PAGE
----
Her father's daughter who imposed her own mediocrity on Bulgaria's culture? Or a forbearing politician who revived interest in Bulgaria's past and placed the country on the world map? Or a quirky mystic? Or a benefactor to the arts?
The assessment of Lyudmila Zhivkova, Communist dictator Todor Zhivkov's daughter, is more contentious than is customary for the public figures of Communism. What she did to Bulgarian culture in the 1970s continues to leave its imprint on public and social life, and even on the standpoints from which the nation views itself.
Born in 1942, Lyudmila Zhivkova was interested in the liberal arts. She graduated history at Sofia University in 1965. Her father's position as the head of Communist Bulgaria opened her way into academia. She specialised in Moscow and at Oxford, she worked for the Bulgarian Academy of Sciences and she authored several books. When Todor Zhivkov's wife, Mara Maleeva, died in 1971, Zhivkov allocated his daughter the role of a female epitome of the regime. Lyudmila Zhivkova embarked on a lightning political career. She started as a deputy chairperson of the Committee for Cultural Links Abroad (1971), then she was promoted to head the Committee for Arts and Culture, in effect a ministerial position (1975), then she became a member of the Central Committee of the Bulgarian Communist Party (1976), and of its Politburo (in 1979).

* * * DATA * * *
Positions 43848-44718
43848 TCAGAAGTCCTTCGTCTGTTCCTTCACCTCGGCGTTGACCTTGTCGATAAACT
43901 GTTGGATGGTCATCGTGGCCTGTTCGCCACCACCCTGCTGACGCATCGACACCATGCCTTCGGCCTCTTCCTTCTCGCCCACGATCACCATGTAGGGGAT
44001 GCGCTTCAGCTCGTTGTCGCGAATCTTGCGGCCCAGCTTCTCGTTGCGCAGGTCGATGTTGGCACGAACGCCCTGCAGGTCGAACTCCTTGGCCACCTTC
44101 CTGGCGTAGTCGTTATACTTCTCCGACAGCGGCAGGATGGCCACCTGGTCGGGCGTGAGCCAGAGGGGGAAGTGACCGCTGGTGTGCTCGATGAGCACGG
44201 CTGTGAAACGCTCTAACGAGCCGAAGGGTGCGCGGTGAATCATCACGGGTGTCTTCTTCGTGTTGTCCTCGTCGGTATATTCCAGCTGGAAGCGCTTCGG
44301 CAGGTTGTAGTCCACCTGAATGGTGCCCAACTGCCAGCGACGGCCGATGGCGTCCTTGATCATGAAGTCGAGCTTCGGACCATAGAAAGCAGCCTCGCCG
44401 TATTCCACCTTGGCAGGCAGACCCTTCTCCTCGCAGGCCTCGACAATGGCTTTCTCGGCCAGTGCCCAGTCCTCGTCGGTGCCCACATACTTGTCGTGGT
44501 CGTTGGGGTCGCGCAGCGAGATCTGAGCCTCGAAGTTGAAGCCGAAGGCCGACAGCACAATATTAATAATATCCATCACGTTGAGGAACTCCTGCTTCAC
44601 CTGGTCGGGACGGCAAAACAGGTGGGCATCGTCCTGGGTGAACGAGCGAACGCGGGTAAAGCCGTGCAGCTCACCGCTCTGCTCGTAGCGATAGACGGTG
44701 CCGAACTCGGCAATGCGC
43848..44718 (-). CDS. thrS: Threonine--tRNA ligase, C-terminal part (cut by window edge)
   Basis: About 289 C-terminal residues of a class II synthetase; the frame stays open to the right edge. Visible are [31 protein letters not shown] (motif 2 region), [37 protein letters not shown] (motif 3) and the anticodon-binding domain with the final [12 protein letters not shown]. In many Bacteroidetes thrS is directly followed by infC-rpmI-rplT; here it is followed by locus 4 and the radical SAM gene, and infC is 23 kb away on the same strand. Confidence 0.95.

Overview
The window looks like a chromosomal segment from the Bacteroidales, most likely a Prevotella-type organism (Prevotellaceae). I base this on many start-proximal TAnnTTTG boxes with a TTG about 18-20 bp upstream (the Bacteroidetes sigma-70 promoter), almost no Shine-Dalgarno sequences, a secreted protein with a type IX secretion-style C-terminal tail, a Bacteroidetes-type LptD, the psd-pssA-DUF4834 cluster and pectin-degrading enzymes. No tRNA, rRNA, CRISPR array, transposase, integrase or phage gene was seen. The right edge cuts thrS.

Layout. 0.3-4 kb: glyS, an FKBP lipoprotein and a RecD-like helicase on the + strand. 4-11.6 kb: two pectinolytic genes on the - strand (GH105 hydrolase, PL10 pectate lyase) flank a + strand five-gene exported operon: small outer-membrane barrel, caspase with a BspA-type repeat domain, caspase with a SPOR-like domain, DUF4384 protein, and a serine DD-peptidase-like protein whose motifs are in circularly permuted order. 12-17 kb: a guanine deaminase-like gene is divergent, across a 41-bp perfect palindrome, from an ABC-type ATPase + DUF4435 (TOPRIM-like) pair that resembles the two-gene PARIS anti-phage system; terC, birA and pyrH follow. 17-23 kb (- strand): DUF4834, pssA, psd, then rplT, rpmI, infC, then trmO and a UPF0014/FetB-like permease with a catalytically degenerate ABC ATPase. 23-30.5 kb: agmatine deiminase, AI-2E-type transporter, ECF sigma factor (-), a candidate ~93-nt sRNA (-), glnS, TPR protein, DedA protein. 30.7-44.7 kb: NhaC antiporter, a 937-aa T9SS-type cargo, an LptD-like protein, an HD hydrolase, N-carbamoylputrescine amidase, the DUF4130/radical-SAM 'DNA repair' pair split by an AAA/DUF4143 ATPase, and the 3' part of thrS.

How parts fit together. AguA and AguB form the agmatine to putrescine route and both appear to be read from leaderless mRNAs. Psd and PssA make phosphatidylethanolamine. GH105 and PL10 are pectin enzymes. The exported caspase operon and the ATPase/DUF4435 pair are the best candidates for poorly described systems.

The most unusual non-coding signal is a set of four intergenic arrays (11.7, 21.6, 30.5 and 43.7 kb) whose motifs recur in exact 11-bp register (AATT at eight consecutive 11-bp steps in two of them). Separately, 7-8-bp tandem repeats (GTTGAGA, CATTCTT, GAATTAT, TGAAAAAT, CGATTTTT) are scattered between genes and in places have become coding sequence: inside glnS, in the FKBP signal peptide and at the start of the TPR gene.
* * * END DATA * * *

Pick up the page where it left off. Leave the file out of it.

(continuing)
Lyudmila Zhivkova acted with a sway previously unseen in Communist Bulgaria. Her initiatives focused primarily on this country's ancient and medieval past rather than on the history of the Communist movement, and their aim was to stir up patriotism. The megalomaniacal construction works associated with the 1,300th anniversary of the foundation of the Bulgarian state in 1981, the International Children's Assembly and the traveling exhibitions of Thracian art were just the visible tip of her activities. Out of public sight, Zhivkova was keen on esoteric and mystic ideas inspired by Nicholas Roerich (1874-1947), the controversial Russian painter, theosophist and public figure. Zhivkova created her own inner circle of intellectuals, artists, writers and historians, many of whom are active and/or in senior positions even today. She also became a frequent visitor to Vanga, the blind clairvoyant from Petrich. Her interest in non-European cultures prompted boosted contacts with India.